How to make beer
Making beer at home is like making a batch of soup. It can be done with minimal equipment, a variety of ingredients, and minimum cooking skills.
Step 1: Water and malted grain
The first step is preparing the malt for steeping (like tea). You can omit this step in some recipes, but steeping grains can add character and depth to your beer that wouldn’t be there if you simply use dried malt extract alone. Prepare these grains by “crushing” them, but just enough so they are cracked, not ground to flour. Put the cracked grains in a steeping bag and steep them in water in your biggest soup pot.
After 30 minutes several pounds of dried malt extract are typically added. This is a sweet powder that comes from processors that extract it from the barley itself. It’s quite an efficient product to use and allows home brewers to make beer at home without having to deal with large amounts of grain and long brewing times. More dedicated brewers use “all-grain” methods instead of extracts. But it takes longer, and involves larger quantities of ingredients and equipment.
Extract brewing is a good approach if you’re just starting out. Brewing can be a rewarding experience, but it is also time consuming and requires equipment that you do not want to purchase until you are convinced this hobby is for you. Fortunately, you can purchase home brewing kits that include all the ingredients and equipment needed to make beer at home! If you want to learn how to make beer, these kits are a great way to get started.
Step 2: The boil
The grains have steeped, malt extract has been added, and it’s time to bring it all to a boil. Hops are added during the boil, contributing to the beer’s flavor and aroma, and counter-balancing the sweetness from the malted grain with necessary bitterness. Hops are added at certain times over the course of a 60- or 90-minute boil to achieve different effects.
There are many different varieties of hops out there and many of them bring their own unique flavors and bitterness. Choosing the right hops for the right style of beer is an important part of the process.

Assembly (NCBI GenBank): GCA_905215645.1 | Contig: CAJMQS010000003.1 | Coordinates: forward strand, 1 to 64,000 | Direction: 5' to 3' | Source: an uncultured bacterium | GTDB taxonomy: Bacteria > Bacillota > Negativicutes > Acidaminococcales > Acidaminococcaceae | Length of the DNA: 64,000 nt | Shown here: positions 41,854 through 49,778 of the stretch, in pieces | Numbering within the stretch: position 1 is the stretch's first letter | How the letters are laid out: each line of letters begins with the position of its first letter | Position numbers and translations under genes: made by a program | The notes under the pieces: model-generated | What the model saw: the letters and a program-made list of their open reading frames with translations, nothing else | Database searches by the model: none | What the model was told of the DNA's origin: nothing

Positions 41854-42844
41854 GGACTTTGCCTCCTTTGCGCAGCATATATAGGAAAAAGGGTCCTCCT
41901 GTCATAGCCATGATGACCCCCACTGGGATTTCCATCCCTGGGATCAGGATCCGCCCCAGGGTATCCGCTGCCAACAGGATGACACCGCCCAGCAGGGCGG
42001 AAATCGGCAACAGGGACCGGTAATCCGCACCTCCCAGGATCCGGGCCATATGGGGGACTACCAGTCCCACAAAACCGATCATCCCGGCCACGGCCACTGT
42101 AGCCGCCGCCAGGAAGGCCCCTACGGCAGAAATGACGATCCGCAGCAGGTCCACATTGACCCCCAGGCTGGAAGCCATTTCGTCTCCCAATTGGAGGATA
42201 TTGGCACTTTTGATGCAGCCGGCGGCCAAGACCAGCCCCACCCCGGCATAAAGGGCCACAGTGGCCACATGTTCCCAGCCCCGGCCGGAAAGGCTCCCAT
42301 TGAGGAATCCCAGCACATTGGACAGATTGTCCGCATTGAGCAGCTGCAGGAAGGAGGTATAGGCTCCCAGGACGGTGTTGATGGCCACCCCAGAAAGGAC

Step 3: Yeast and fermentation
Once the hops have been added and everything has boiled for at least 60 minutes, it’s time to add water to make the entire volume 5 gallons, then cool the beer, or “wort” as it’s called (unfermented beer).
Some people cover the brew pot and put it in the fridge, others use a device called a “wort chiller” that you put in the brew pot and run cold water through. It’s made up of copper tubing, and using this method will successfully chill the wort in a matter of 20-30 minutes.
Once the wort has been brought down to a temperature of under 80 degrees, it’s safe to put in the yeast. If the temperature is too high, the yeast will not be able to eat all the sugar in the wort, producing two important byproducts: alcohol and carbon dioxide.
Once the yeast has been “pitched”, the fermentation container is sealed, often times with an air lock stopper. This little device allows CO2 to escape while keeping oxygen and bacteria out. In 7-10 days, that carboy or bucket of beer will be fermented and ready for packaging.
Some people prefer to bottle their beer, others like to keg it. Cans have also become increasingly popular. It all depends on your preference and your equipment. After this beer is bottled, it can take an additional 3 weeks to properly “condition” and finish carbonating. If you use the kegging method, you can have ready-to-drink beer in about a week.
You can make beer at home
This is not by any means an exhaustive expo on how to make beer. It’s just a summary of typical home brewing methods many people are using today. To really understand it you need visual aids and instructions. One thing to note, sanitation is probably the most important issue when it comes to making beer. One mistake on the sanitation side of things, and you could easily ruin an entire batch.
With four major ingredients, minimal cooking gear, a few hours of spare time and some patience, just about anybody can make a batch of delicious homebrewed beer, right in their own kitchen. Stay tuned for more on this topic and some much more detailed instructions of how to actually do this. Cheers!